It was Radha’s knowledge of cryptography that helped in deciphering information that suggested an armored tank regiment was moving towards the Indian border. This information prompted the Indian government to take action, but the idea was to not appear as an aggressor. It was then decided that the Indian Army would enter 10 kilometers into East Pakistan. The move would offend the Pakistani government, and it was predicted that they would openly attack India. Once Pakistan attacked, India could take measures to defend the borders, and the world would not see India as the aggressor. The 45th Cavalry was assigned the mission to head into East Pakistan to Garibpur. The unit prepared to attack as soon as they received information about the movement of the Pakistani Army. Equipped with the pippas, the Indian Army had the upper hand and destroyed the Pakistani M-24 Chaffee tanks. Major Daljit Singh Narang, aka Chiefy, was killed during the attack, and Captain Balram Singh Mehta, second-in-command, had to take over the charge. It was under his instructions that the Indian Army managed to cause immense damage to the Pakistani 3rd Armoured Squadron.

Once Balli learned that his brother was possibly taken prisoner by the Pakistani Army, he was determined to rescue him. After Garibpur, the plan was to head out to Burinda. The Mukti Bahini extended their support and helped the Indian Army detect landmines that were scattered in the area. While Major Pratap Singh was worried about the safe movement of his unit, Balli was more concerned with reaching Burinda in time to save those in danger. He was ready to risk it all, and he believed Pippa could handle the depth of the river water. Balli’s plan was a success, and the Pippas managed to cross the river. At the end of Pippa, we find out that the Indian Army entered Burinda at the right moment, and they managed to free Ram Mehta. Mehta realized it was not just him who was held captive, but hundreds of women were kept locked up for days. Ram felt immense pride when he watched his brother take charge. He realized that he had always underestimated Balli’s willpower and was glad his brother proved him wrong.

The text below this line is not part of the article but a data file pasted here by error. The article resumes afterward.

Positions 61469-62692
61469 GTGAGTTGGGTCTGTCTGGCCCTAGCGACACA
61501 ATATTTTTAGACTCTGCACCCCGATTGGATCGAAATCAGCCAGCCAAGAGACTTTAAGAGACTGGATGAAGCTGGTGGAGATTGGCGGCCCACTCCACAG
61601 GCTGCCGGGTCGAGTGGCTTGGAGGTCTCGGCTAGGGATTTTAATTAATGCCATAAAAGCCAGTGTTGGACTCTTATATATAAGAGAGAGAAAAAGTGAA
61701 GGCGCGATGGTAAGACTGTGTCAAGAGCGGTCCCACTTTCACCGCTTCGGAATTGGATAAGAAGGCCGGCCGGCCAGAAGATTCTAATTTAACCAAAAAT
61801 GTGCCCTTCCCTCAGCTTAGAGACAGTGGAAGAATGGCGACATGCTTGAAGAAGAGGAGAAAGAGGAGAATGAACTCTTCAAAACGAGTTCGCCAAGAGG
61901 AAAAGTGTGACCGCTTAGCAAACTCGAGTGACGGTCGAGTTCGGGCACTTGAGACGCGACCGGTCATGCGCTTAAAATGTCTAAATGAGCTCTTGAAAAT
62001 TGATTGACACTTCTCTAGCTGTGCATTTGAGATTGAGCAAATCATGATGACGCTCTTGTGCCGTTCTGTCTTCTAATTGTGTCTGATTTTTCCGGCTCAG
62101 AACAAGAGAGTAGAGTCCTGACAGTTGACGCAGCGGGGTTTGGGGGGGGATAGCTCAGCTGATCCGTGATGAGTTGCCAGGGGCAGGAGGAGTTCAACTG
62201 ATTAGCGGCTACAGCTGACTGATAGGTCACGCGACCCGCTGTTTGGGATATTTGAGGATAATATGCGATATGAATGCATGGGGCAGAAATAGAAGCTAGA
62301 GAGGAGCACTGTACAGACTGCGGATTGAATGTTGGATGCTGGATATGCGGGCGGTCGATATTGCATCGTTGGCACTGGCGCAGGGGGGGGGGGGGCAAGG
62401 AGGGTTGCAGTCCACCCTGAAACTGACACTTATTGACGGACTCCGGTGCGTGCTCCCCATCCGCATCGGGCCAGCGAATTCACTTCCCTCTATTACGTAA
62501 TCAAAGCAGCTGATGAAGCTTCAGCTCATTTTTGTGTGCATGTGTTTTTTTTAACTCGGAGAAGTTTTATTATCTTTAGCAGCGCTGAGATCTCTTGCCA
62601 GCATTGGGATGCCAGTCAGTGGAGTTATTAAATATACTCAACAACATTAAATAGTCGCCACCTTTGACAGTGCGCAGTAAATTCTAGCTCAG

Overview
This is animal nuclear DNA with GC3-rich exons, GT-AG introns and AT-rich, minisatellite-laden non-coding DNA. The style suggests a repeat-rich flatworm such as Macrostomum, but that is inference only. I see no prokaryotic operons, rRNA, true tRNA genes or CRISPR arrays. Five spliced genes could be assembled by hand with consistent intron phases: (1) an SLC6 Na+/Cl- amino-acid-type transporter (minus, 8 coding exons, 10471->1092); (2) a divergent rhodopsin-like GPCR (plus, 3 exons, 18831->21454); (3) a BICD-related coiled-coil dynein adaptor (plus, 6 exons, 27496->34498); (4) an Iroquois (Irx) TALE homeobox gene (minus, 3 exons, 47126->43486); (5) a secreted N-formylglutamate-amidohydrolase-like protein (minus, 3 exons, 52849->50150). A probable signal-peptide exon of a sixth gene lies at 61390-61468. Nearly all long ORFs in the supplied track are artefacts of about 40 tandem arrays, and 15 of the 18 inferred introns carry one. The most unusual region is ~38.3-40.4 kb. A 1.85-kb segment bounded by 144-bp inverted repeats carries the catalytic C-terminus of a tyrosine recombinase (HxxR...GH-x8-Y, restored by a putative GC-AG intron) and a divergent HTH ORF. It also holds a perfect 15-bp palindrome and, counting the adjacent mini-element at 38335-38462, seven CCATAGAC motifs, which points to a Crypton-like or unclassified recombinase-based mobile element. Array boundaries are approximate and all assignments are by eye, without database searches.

During Pippa‘s ending, Balli watched the Pakistani Air Force make the rounds, and he did not know how to defeat them. Ram fired at the oil drums, and it caught Balli’s attention. As soon as a Pakistani aircraft neared the ground, Balli fired at the drums, and the fire destroyed the aircraft. The Pakistani military submitted to the Indian Army and Mukti Bahini. Balli was finally reunited with his brother, and they both agreed it was time that they overcame their differences. Instead of trying to be the perfect siblings, they decided to be friends. The Pakistani Army ultimately surrendered to the Indian Army, and East Pakistan was declared a free country. The U.S. 7th Fleet was forced to return even before it could reach Bangladesh by Indian intelligence and the Indian Army.

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Srijoni Rudra
Srijoni Rudra
Srijoni has worked as a film researcher on a government-sponsored project and is currently employed as a film studies teacher at a private institute. She holds a Master of Arts degree in Film Studies. Film History and feminist reading of cinema are her areas of interest.